Sunday, December 4, 2011

Technology in Service of the Audience

If you look around at discussions of technology in museums, you will often hear some variation on the concept that technology should be used only in the service of the content: that it should only be used if if will complement or further the message in some way.

As much as I agree with this concept, I would like to propose another concept that goes hand in hand: technology should be used in service of the audience. With an ever growing array of new technologies to choose from, not all technologies are right for every audience, and what is right for your audience today, may end up obsolete tomorrow. By keeping your audience in mind anytime you consider developing a new technology initiative, you are more likely to succeed in communicating your content.

Several years ago, I was asked to develop a new technology initiative for the museum I was then working at, a small local history museum. I proposed a cell phone-based audio tour, and after a bit of research, began a pilot program. I signed up for a free trial with a company that handled the technical end, wrote and recorded a couple of stops based on a handful of the museum's artifacts, and placed signage around the museum in time for a large anniversary event. The feedback from the staff and volunteers was good, but after the event, I checked the analytics, and discovered that not a single visitor had called in for any of the stops. 

Thinking back, I've asked myself many times why the cell phone tour failed to attract any attention from the visitors that weekend. My conclusion is that I failed to keep the audience in mind when I chose to develop a cell phone audio tour. Most of the visitors to this particular museum are local residents. The history of the town is their history. A better use of technology might have taken that into consideration, and offered visitors a chance to share their own stories instead of providing information that they may have already known.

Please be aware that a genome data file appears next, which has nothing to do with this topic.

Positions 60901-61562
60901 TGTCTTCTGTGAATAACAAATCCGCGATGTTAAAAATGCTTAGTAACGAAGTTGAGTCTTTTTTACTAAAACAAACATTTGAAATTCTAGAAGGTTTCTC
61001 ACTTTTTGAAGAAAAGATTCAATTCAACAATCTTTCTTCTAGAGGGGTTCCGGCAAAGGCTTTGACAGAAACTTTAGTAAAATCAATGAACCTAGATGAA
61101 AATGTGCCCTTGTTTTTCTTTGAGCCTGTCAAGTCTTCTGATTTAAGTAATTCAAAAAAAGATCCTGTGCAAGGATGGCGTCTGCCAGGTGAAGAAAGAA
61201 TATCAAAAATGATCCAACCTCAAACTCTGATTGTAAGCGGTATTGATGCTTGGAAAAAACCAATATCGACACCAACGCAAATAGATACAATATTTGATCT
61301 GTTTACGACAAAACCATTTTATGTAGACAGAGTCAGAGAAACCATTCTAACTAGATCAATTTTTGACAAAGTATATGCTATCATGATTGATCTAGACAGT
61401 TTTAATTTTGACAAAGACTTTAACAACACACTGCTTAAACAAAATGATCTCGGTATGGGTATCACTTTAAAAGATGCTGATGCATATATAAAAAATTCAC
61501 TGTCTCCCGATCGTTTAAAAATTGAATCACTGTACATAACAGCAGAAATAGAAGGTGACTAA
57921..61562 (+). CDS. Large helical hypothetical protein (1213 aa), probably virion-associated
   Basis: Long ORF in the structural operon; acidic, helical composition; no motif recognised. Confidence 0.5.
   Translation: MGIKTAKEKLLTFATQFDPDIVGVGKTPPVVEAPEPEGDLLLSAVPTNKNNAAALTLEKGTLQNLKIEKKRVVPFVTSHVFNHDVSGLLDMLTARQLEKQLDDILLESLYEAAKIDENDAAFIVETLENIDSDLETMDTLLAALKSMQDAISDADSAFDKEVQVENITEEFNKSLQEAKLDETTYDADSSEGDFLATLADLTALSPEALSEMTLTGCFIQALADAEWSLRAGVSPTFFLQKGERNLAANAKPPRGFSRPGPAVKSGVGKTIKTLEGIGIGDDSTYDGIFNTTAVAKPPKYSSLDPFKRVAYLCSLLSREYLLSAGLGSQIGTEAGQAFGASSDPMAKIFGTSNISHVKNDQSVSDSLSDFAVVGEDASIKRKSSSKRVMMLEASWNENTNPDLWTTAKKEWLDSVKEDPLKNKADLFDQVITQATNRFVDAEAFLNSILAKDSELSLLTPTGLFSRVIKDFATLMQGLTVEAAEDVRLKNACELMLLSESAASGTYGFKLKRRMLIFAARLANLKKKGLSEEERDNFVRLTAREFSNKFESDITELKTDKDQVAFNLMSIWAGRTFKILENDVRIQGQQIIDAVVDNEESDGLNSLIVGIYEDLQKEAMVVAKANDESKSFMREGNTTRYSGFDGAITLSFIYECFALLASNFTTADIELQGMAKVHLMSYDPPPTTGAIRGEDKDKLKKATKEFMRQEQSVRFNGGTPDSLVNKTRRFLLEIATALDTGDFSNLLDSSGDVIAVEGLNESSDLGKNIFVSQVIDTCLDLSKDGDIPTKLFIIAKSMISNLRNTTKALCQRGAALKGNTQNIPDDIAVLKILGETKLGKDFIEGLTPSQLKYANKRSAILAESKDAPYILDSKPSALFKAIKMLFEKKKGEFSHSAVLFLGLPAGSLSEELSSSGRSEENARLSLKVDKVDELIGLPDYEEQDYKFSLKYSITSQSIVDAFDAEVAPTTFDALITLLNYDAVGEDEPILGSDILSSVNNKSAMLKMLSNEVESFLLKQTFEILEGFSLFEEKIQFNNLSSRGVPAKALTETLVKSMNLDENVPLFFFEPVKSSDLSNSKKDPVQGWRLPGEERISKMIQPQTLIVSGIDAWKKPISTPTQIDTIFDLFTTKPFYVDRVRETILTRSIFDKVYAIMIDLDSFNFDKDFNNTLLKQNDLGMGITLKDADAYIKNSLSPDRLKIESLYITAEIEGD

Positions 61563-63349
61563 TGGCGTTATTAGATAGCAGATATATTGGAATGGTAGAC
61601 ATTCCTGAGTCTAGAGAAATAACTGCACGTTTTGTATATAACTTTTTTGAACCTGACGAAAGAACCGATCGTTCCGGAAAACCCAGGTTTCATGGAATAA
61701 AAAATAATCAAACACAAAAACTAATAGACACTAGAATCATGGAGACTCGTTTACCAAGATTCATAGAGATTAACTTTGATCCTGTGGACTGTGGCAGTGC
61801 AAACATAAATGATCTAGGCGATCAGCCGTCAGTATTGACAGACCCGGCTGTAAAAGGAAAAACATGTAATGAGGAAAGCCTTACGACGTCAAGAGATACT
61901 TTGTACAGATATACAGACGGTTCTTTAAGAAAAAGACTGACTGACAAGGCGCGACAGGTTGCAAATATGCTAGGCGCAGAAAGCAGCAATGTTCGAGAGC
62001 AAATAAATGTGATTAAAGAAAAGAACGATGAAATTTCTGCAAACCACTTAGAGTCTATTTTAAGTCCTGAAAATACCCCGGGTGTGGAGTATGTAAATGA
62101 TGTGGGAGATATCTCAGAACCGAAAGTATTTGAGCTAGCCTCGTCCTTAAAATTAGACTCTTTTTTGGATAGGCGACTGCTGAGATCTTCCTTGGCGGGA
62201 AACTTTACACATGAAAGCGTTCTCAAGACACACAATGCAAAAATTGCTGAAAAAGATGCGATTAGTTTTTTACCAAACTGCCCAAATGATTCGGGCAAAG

When developing programs using new technology, it is important to keep in mind that not every initiative can be a success, just as not every technology will appeal to every visitor. It is important to approach new initiatives with a sense of experimentation, a willingness to fail, and to deconstruct what worked, what didn't, and how it could be done better next time.


  1. I agree that not every program can be effective the first time, and it is an experiment to gauge the audience's interest and the program's usability. In the past few months I have noticed many different applications of technology in museums, including some touchsreens that were simply too complicated to be effective. One good use of technology I have seen and used is a free I-phone app from the Smithsonian's National Museum of African Art. The app is for a special exhibit and gives the exhibit curator's point of view as well as videos of interviews with the artist. My only issue is that is a large download and the internet connection is not reliable so I could not download the app until I got home.

  2. You made such a great point about not telling the locals their own history. I often wonder about the museum I work in at home and what its realtionship is to locals. The issue there extends beyond thecnology, but you've got me thinking again about how museums connect to their local audiences. What do they want? Like you said, they probably don't want to be told things they already know. And what would be effective technology in a museum who's primary audience is tourists, but who wants to attract more locals? I'll be pondering this...

  3. That said, can technology serve to attract a new audience? Cell phone tours are maybe not the best example, but what if an online tour or game were able to create interest among a new population? That's maybe pie in the sky hopefulness, but I think that purposeful, innovative use of technology can create opportunities for people to get involved that maybe hadn't thought of themselves of "museum people" - like in the example of getting the community involved with a cell phone tour.